Metabolism of Mice and Men

In the 1930’s, Swiss-American animal metabolism pioneer Max Kleiber noticed that the metabolic rate of animals scales as the body mass to the three quarters power.  There is still some controversy over whether the exponent is really three quarters or something else.  Many theories have been proposed for why the exponent  should be three quarters (or two thirds) but I won’t go into that here.  The crucial thing is that it is less than one and that implies that a large animal is more efficient than a small one.  This efficiency with size is not restricted to biological examples.  As Steve Strogatz pointed out in a New York Times column last year, the number of gas stations doesn’t grow linearly with the population of a city but rather grows in proportion to the 0.77 power of the population.  This sublinear scaling also goes for other city infrastructure like the total length of roads and electrical cables. Large cities may in fact be more efficient than small ones.

Now a mouse weighs about 20 to 30 grams so it is about a factor of 3500 times less massive than an average human.  Metabolic rate scales as mass to the three quarters so power density ( e.g. Watts/gram) scales as mass to the minus one quarter.  Hence, a mouse is 3500^{(1/4)} or 7 to 8 times less metabolically efficient than a human. A colony of mice weighing as much as a human would have to eat 7 to 8 times as much food.

However, in terms of total energy utilized, first world humans are much less efficient than mice and perhaps all other organisms.  The metabolic rate of an average person is about 10 megajoules per day or 115 watts but according to Wikipedia, the United States uses about 10,000 watts of power per capita.  This is a factor of 90 over the metabolic rate implying that an average American is a factor of ten less efficient than a mouse.  However, a very low energy use nation like Bangladesh only consumes about twice as much energy per capita as the human metabolic rate and thus an average Bangladeshi is more efficient than a mouse.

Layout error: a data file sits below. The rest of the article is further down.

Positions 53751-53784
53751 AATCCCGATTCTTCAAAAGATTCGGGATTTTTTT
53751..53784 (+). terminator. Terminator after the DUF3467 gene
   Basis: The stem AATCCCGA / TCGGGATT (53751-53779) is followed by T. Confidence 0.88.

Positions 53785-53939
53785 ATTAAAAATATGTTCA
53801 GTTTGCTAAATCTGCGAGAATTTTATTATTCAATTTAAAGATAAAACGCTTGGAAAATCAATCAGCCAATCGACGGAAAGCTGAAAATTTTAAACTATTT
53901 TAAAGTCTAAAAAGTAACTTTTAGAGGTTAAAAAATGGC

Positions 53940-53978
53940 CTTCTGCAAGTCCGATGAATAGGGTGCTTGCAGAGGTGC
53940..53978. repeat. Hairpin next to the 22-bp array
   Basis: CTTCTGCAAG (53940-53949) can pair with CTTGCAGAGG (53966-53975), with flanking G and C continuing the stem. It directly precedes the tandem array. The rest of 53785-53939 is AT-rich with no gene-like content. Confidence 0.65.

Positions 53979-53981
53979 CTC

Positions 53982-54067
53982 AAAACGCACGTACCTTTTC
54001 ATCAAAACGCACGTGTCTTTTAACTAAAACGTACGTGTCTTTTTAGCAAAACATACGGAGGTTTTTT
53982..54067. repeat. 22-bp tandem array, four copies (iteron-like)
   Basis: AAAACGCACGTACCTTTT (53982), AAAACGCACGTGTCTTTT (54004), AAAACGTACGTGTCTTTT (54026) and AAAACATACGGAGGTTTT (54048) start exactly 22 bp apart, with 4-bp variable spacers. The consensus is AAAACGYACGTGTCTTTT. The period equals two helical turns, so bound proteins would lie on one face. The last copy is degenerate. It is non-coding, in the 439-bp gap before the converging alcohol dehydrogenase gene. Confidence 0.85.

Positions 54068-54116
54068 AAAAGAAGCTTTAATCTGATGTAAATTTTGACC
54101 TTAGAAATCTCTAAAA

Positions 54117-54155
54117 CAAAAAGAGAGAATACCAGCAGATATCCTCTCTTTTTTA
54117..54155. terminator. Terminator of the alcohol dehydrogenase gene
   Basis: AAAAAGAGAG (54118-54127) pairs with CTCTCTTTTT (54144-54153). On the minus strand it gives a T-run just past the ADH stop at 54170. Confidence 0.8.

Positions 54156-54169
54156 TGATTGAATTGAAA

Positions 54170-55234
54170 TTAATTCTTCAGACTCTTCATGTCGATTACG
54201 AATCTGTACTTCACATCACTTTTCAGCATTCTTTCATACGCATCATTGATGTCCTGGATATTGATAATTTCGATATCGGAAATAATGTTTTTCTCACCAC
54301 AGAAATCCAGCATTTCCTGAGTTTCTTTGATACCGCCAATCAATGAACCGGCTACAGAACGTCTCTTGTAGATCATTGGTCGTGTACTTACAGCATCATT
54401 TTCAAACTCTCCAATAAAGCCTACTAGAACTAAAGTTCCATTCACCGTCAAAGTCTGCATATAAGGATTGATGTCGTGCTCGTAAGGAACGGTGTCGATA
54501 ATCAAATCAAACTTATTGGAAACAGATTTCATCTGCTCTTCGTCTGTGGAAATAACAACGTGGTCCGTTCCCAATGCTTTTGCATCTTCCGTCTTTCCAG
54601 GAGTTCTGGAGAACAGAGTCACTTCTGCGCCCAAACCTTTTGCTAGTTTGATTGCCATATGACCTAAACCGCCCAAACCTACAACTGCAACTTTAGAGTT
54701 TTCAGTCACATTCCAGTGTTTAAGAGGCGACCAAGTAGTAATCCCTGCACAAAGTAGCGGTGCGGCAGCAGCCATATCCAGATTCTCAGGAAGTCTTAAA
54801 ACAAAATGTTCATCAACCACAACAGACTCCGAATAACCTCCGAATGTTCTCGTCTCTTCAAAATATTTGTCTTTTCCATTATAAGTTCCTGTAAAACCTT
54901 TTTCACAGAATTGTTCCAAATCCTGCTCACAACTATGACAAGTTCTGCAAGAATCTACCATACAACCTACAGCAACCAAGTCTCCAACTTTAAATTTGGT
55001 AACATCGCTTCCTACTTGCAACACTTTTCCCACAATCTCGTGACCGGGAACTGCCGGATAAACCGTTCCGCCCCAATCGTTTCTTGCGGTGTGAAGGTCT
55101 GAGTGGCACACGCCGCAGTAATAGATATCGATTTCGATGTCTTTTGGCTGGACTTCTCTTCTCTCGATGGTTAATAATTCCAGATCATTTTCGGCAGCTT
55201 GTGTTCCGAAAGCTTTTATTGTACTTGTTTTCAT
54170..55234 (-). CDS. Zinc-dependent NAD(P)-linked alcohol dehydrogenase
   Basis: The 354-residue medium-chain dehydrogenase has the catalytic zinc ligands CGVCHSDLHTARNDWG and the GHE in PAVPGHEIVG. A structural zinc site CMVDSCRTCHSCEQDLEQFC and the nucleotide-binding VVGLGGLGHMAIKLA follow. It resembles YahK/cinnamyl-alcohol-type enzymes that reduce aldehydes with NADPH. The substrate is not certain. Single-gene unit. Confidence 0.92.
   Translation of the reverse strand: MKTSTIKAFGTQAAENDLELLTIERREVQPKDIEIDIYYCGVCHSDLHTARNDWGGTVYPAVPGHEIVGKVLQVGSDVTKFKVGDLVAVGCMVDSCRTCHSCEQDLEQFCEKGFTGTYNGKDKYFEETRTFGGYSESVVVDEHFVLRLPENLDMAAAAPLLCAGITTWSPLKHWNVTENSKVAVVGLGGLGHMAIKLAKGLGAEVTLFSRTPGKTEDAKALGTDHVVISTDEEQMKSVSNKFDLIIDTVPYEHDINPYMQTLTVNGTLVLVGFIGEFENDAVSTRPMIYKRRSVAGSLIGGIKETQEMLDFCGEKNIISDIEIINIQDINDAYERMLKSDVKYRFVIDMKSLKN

6 thoughts on “Metabolism of Mice and Men

  1. I really like this blog, Carson. Nice comparison.

    It would be interesting to look cumulatively at the energy expenditure: the whole human biomass (in terms of total energy utilized) is more or less efficient than the whole murine biomass?

    It’s a slippery question: in other terms, do mice or men contribute more to global warming?


  2. The total world use of power is 1.5\times 10^13 Watts according to Wikipedia. That amounts to 2500 W per person for a population of 6 billion or a factor of twenty more than the metabolic rate. So humans are about twice as less efficient as mice. So if the human biomass is less than half the mice biomass then humans contribute less.


  3. Hi Carson,

    There are other numbers that could be taken into account here. If I remember well, there’s a number called “ecological efficiency” or something like this that quantifies the total biomass of animals according to their position in the food chain. The biomass of the population of the predator is about 10-15% of the biomass of the population of the prey. This seems to be a very well conserved quantity.

    PS: yes, ecological efficiency, that’s it


  4. I am not so sure about this. We are omnivorous so wa have to take into account the biomass of primary products such as fruits and cereals, which is huge.
    However, we may be seen as specific given the fact we cultivate food. Se we should be able to take more profit of the available biomass (since we create it on purpose).
    However again, your recent studies show that we waste a great deal of our food. Thus we may also respond to this 10-15% ratio.


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